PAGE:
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Daniel Chaplin finishes strong at the OCNJ Half Marathon
Daniel finishes strong at the 2018 OCNJ Half Marathon (NJ)

Former Runner’s World editor Mark Will-Weber once noted, “Running is real and relatively simple… but it ain’t easy.” Which makes it the perfect pastime for RaceRaves member (i.e. “Raving Lunatic”) Daniel Chaplin.

As one of the more than 200,000 people with Down syndrome in the U.S., Daniel thrives on defying expectations and overcoming challenges. From his first 5K in 2012 to his first marathon this past December, the 32-year-old clerical assistant from Homewood, Alabama has crossed more than 50 finish lines despite battling the physical and cognitive complications resulting from his condition. And nowhere is his resolve more evident than in his ongoing effort to become the first individual with Down syndrome to run a half marathon in all 50 states.

Fresh off his 46th half marathon in his 42nd state (Rhode Island), we caught up with Daniel to discuss his journey so far, his ambitions as a runner, and his tireless evangelism on behalf of the Down syndrome community. Daniel’s story opened our eyes to the power and potential of neurodivergent individuals and of the sport we all love, reminding us that while we may not always embrace the daily grind of running, our ability to get out and run is something we should never take for granted.

RR: Naturally we want to start at the beginning—what motivated you to start running, and then to start running half marathons?

DC: I first got interested in running in 2012 when I took a health class at Samford [University, in Birmingham, AL], where the final exam was to complete a 5K, which was really hard for me since I have Down syndrome.

After that, I did many more 5Ks, one 10K, and one 5 miler. Then after that I heard from several friends of mine about the Talladega Half Marathon. That was my very first half marathon, and afterward I ended up sleeping for more than 18 hours since I had never done that long of a distance before. Then I read about a great club called the 50 States Half Marathon Club, which I joined and started my journey to try and complete a half marathon in all 50 states. My hope is to become the first person with Down syndrome to complete a half marathon in all 50 states.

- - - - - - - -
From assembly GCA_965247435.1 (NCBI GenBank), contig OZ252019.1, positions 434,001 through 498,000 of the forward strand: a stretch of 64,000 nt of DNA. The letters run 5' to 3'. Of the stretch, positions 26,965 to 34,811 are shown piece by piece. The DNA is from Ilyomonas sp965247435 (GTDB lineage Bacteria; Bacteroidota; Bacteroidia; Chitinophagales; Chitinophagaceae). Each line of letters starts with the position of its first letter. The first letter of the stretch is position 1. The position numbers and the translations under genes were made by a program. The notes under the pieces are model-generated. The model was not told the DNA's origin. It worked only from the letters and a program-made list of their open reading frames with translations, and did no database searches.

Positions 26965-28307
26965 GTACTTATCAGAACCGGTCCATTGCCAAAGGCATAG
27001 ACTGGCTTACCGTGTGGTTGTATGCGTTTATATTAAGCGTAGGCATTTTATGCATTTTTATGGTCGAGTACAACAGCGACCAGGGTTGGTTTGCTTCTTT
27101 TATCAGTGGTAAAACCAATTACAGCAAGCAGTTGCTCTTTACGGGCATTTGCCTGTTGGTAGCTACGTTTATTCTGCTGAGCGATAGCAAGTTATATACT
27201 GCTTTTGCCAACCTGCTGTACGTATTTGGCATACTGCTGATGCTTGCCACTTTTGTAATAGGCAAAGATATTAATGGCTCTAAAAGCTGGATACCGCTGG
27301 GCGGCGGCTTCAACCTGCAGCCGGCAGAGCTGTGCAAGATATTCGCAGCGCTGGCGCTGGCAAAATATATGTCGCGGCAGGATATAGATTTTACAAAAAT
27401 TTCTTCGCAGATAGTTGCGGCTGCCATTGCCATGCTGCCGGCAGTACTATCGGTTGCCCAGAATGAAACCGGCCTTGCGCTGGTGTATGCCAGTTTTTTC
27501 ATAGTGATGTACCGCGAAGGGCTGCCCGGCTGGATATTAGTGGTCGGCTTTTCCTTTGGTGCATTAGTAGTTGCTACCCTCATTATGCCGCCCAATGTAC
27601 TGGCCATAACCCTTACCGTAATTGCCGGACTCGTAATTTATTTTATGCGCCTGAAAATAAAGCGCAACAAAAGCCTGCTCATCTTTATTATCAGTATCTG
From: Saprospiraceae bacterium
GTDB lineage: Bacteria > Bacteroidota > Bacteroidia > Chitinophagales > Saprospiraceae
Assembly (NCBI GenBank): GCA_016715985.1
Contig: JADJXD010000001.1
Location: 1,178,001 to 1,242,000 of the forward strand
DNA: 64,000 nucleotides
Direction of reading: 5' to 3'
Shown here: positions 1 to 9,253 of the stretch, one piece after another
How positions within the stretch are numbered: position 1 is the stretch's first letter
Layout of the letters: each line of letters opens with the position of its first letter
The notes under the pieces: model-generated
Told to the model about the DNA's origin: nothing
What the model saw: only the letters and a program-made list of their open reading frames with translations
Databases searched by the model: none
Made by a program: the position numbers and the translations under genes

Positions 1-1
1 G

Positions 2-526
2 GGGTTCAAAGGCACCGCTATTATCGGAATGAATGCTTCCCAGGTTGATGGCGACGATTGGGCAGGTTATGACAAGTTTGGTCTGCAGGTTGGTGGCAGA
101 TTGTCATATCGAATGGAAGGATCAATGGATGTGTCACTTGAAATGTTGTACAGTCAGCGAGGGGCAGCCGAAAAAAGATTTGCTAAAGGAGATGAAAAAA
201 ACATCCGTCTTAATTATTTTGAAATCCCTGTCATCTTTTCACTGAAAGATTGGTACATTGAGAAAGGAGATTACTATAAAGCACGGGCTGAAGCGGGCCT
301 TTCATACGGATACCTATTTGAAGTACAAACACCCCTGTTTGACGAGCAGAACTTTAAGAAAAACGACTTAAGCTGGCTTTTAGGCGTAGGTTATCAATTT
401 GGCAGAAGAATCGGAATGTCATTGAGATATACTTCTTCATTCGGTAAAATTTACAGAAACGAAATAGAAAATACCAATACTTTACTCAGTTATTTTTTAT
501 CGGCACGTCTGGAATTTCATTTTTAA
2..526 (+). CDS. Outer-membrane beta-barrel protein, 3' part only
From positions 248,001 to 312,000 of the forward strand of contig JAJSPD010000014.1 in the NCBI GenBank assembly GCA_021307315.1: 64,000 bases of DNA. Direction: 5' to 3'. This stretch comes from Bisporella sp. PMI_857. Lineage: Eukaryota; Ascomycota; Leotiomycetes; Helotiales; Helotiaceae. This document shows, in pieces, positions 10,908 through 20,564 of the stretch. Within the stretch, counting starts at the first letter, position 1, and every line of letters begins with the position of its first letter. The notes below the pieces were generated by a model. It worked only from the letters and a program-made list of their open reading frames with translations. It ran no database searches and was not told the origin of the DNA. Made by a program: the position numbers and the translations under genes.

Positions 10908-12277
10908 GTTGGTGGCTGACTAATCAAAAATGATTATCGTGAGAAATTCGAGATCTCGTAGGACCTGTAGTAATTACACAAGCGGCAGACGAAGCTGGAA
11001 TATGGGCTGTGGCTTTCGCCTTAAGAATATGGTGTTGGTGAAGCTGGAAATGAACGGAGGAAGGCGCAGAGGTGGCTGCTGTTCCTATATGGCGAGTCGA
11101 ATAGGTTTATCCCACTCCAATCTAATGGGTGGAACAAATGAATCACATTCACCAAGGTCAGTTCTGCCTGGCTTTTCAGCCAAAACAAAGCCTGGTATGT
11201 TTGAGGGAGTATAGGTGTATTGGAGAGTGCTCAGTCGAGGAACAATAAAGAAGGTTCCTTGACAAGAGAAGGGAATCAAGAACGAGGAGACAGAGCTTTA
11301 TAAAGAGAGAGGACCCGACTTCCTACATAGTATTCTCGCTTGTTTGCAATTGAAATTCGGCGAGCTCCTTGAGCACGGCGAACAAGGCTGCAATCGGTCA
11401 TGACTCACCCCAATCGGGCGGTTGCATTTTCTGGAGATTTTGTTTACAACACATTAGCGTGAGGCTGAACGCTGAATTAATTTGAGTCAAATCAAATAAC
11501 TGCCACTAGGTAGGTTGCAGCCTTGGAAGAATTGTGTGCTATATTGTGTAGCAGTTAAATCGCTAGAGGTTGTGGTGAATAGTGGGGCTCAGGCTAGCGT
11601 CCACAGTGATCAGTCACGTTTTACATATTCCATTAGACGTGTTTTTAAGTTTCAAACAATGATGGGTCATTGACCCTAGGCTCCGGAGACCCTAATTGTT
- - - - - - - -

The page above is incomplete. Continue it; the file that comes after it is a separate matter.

RR: The physical, mental and emotional benefits of running are well documented but differ for every individual. How has running changed you as a person?

DC: Running has helped me become more fit, and has inspired me to achieve new goals while running.

All of this training and running has changed me in a significant way. There is something I have never shared with anyone that is very significant. That is, just standing at the start line of one of my half marathons, standing at the start line of my first-ever marathon, standing at the start line of any of my races I do, I break down in tears, mostly having to fight the tears. I thought I would never be able to run one half marathon, marathon, or any of my other races I do, since I have had to overcome so many odds and obstacles associated with Down syndrome.

Daniel Chaplin gives the thumbs-up at the Lost Dutchman Half Marathon
Two thumbs up for the 2020 Lost Dutchman Half Marathon (AZ)